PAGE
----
“I like a softer, happier story. I like found family type stories. I like a community with a lot of characters so you can feel you get to ‘know’ everyone,” she says. “Not every book has to be a Pulitzer-winning thinkpiece. I’ve always read escapist, happy fiction, so that’s what I want to write, period.”
For those wondering how on earth Dixon pitched a huge series about baby-crazy barbarians with horns and tails and magical mating parasites, she didn’t have to: The series is self-published.
The power of BookTok
It isn’t unusual for authors to get huge, unexpected boosts from TikTokers discovering their work. The video sharing app is a powerful platform with intersecting pockets of interest. Fantasy, romance and young adult novels enjoy especially large BookTok followings: The “A Court of Thrones and Roses” and “Throne of Glass” series by Sarah J. Maas, the “Shadow and Bone” series by Leigh Bardugo; emotional romances like “It Ends with Us,” by Colleen Hoover. “The Song of Achilles,” an award-winning romantic retelling of the Iliad written by Madeline Miller and published in 2011, has also enjoyed a recent resurgence thanks to TikTok’s enthusiasm.
The BookTok effect is so potent, stores like Barnes & Noble keep lists of books that have gone viral on the app.
Holly Root of Root Literary, Dixon’s agent, says agencies want to find ways to use the magic of BookTok for advertising, but right now, moments like the “Ice Planet Barbarians” craze are pure, unplanned serendipity.
“Any time people are finding something to read that brings them joy and telling other readers about it, that’s a win, and there’s a lot of that on BookTok,” she says.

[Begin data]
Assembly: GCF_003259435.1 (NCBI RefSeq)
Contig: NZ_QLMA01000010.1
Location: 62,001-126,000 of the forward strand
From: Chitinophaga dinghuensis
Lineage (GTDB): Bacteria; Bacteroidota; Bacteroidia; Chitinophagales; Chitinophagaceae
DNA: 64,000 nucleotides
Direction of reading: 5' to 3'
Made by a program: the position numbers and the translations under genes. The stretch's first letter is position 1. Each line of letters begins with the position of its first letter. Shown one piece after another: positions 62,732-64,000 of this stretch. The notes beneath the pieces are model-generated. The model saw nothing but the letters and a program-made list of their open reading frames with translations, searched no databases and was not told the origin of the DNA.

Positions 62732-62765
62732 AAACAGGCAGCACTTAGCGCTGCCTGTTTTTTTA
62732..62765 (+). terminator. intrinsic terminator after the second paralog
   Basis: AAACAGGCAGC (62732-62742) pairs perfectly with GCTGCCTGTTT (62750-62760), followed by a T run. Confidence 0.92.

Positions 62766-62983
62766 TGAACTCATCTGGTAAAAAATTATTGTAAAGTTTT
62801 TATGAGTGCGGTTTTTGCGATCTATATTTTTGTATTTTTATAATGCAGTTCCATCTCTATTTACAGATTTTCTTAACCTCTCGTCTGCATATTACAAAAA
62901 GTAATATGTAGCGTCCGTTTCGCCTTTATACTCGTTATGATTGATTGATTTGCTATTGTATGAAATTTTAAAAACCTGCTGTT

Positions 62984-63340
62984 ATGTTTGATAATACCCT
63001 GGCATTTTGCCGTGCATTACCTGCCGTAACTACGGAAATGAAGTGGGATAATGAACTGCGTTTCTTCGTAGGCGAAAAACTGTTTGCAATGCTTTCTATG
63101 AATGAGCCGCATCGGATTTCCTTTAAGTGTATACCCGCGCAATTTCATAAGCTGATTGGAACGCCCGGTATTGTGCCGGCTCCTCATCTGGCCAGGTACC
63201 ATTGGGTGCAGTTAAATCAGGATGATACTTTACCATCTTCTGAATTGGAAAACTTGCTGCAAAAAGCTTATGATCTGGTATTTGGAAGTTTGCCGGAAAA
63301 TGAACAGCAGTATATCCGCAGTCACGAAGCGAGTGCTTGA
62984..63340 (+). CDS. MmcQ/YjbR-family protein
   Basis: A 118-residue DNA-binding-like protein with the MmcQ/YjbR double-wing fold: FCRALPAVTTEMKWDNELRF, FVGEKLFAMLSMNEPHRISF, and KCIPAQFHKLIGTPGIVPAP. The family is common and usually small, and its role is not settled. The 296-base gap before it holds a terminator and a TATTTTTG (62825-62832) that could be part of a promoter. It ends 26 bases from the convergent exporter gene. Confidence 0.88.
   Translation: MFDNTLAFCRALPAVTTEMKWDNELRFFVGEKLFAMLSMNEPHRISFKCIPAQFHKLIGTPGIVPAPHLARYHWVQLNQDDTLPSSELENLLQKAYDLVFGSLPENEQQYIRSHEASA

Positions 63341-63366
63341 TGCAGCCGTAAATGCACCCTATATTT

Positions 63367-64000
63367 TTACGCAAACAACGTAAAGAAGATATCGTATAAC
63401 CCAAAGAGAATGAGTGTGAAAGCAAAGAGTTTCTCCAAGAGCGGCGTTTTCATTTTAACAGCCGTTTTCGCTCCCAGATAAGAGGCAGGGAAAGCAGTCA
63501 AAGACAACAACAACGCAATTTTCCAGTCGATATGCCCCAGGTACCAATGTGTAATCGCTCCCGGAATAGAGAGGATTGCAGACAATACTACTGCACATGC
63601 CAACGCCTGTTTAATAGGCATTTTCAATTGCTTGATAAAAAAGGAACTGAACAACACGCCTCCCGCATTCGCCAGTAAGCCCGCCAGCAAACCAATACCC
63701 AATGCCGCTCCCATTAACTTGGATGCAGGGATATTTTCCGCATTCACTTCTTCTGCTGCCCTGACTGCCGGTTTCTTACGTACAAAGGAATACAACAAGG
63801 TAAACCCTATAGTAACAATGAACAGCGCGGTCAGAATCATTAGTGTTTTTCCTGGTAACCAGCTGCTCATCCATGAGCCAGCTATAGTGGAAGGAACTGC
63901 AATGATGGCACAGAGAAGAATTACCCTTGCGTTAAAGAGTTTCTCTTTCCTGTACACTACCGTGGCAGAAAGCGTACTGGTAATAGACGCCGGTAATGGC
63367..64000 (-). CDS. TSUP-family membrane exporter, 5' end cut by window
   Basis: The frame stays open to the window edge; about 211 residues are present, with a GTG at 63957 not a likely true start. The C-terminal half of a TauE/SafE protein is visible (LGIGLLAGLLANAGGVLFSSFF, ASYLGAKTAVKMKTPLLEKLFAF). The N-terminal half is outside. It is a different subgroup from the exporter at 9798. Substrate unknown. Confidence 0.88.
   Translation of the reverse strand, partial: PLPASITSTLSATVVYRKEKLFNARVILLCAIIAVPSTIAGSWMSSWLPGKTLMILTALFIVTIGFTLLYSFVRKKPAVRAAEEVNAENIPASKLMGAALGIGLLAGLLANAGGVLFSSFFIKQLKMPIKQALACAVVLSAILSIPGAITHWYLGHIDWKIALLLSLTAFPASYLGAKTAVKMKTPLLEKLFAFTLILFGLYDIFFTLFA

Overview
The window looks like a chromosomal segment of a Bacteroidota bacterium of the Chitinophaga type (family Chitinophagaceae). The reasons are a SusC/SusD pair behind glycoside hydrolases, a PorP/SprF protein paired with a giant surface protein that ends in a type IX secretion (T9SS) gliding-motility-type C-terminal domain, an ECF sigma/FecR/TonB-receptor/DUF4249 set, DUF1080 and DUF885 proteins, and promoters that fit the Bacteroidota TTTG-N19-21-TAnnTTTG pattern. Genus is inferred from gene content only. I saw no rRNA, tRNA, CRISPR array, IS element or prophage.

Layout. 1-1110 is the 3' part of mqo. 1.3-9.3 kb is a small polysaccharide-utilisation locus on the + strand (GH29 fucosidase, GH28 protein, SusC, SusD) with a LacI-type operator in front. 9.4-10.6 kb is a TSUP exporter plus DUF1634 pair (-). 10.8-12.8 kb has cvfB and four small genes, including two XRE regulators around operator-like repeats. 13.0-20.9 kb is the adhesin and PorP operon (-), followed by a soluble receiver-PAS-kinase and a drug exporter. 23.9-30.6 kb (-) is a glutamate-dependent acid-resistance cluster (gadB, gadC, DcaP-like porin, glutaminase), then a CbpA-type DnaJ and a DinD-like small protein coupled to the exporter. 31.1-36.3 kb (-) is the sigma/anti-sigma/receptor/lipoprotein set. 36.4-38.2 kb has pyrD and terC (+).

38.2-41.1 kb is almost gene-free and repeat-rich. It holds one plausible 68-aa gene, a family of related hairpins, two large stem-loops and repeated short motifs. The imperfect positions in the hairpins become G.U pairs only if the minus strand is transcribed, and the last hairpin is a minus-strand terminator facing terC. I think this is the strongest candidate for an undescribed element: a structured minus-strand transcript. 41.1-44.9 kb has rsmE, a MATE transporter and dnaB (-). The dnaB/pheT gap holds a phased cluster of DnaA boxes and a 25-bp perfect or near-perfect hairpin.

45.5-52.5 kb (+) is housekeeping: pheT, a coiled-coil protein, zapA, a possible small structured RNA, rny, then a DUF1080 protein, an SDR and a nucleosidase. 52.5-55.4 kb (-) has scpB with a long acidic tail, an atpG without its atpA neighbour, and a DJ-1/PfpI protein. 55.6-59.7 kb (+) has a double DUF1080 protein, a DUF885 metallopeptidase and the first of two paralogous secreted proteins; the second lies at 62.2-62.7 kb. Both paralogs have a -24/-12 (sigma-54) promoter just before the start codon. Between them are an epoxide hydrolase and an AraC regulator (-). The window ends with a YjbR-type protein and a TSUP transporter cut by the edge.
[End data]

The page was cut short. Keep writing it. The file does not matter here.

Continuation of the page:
No thoughts, just aliens
“Ice Planet Barbarians” is escapist fiction, where concerns about sexual politics, interstellar travel and human anatomy are checked at the spaceship door.
But if you wanted to read deeper into it … well, you could.
Carter and the series’ other champions point out the books cover a lot of material that is decidedly not light reading: A sexual assault survivor heals and prevails. Families contend with loss and generational trauma. People of all shapes, sizes and abilities are shown they are worthy of love and desire. Dixon says she makes sure to include underrepresented themes, like male virginity.
Anyone who bothers to open a romance book of any kind knows the genre is much more than empty-headed sex.
But even if it wasn’t, who cares?
“There are a lot of conversations in the BookTok community about misogyny and snobbery when it comes to books like these,” Carter says. “This is literally a sci-fi book written for the female gaze. So what if it’s not highbrow literature? Women can rage against the patriarchy in their real lives, and then read about a fun fantasy world and be smart and complex enough to know the difference.”
“We’ve got to stop demonizing things that women like,” she says.
For Dixon, it can be hard to garner respect as a sci-fi romance author. One time, she says, a boss asked her if she tried some of the things in “Ice Planet Barbarians” on her husband.
“And I wondered, do people ask crime writers that?”
Luckily, attitudes toward romance and erotica seem to be changing as more groups of smart, well-read people gather in spaces like TikTok. Often, they are young women, nursing the “Twilight” and “Harry Potter” obsessions of their youth or sharing fan fiction recommendations, no matter how obscene or bizarre they may be. Compared to the recesses of Gen Z creative writing engines like Wattpad and AO3 – or certain sections of the Amazon Kindle store, for that matter, – a little human-on-alien loving is nothing to clutch your pearls over.
“There is a shift in the culture from when I was younger, when you may have read things like fan fiction but you didn’t tell your friends about it,” Carter says. “Now as adults, we’re discovering adult fiction. And there is no shame anymore, as there shouldn’t be. You can truly read whatever you want as an adult.”
After all, life is hard. Love is hard. Some days, getting blasted out of the solar system to a planet full of 7-foot-tall aliens with glowing soul tapeworms promising to love you unconditionally just doesn’t sound so bad.